Timing is everything
The timing of a meal-time bolus is also very important to help us best match insulin to food. For most meals, giving insulin 15-30 minutes before the meal is ideal as rapid insulin isn’t truly rapid! FIASP® (faster-acting insulin aspart) is a new ultra-rapid insulin that is recommended to be given up to 2 minutes before or up to 20 minutes after the meal. Fiasp® is not approved for use in pumps as of today. Eating protein and vegetables first followed by carbohydrate later in the meal may help improve post-meal BG4. Studies show that increasing the acidity of a meal can lower glycemic response, so it might be helpful to flavour foods with lemon and vinegar, and don’t forget to add a slice of tomato to that sandwich!
To dose or not to dose: High protein and high fat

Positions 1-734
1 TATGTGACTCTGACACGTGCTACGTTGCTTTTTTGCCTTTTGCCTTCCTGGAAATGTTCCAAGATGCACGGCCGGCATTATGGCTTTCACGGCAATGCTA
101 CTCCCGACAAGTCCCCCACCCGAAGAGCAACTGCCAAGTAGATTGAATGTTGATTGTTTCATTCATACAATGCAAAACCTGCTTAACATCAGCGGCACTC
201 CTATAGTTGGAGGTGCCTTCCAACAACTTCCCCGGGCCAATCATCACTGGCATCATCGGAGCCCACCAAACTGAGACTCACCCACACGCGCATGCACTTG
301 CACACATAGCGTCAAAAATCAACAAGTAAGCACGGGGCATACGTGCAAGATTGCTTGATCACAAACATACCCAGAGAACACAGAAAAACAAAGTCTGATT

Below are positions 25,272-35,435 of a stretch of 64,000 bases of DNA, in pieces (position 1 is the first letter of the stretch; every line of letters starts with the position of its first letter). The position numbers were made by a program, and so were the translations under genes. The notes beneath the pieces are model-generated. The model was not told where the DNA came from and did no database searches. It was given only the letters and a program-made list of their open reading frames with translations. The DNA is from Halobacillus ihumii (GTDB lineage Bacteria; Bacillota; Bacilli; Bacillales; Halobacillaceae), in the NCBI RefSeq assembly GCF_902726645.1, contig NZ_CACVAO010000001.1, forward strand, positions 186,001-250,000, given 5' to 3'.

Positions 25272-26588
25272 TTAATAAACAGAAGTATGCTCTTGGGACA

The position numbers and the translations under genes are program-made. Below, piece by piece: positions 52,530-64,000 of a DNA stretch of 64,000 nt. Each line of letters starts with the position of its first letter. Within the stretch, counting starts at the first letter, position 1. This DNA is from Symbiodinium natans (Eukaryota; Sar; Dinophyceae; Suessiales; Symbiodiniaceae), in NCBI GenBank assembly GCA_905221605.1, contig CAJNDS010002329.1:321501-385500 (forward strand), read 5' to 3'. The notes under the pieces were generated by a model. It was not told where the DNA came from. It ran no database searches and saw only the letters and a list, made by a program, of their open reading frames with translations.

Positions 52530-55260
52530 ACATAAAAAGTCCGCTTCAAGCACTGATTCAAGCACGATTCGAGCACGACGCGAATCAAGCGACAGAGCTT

There was a lot of interest around dosing of insulin for higher-protein and higher-fat meals. One of the methods discussed was the use of Fat Protein Units (FPU’s). This formula was developed in Europe and suggests that 100 calories of fat or protein can have a “carb equivalent” effect of approximately 10g of carb. However, the impact of protein and fat on BG is greatly delayed compared to the impact of carbohydrate, so for those using insulin pumps the usual direction is to bolus for the carb portion of the meal NOW and give an extended/dual wave bolus for the fat/protein effect seen later. The more fat/protein in the meal, the larger and the longer the extended bolus. 1 FPU is extended over 3 hours, 2 FPU over 4 hours, 3 FPU over 5 hours and >3 FPU’s are recommended to be extended over 8 hours. Fortunately, there are exchange lists available that tell you how many FPU’s are in various foods, so you don’t need to be a walking calculator (any more than you already are!). Fat slows the rate at which our stomachs empty and can make us resistant to the insulin we take. Studies have shown that we need more insulin for higher fat meals vs lower fat meals when the carb content is the same5. Paying attention to dietary fat is important when striving for tight diabetes control. Fat and protein increase post meal BG’s and the effect has been found to be additive6. Protein has different effects when consumed with and without carb (i.e. 30g of protein with carb will affect BG vs. ≥ 75g protein without carb). Pumpers have the advantage of using a temp basal increase or extending bolus delivery to match the effect of higher fat/protein meals.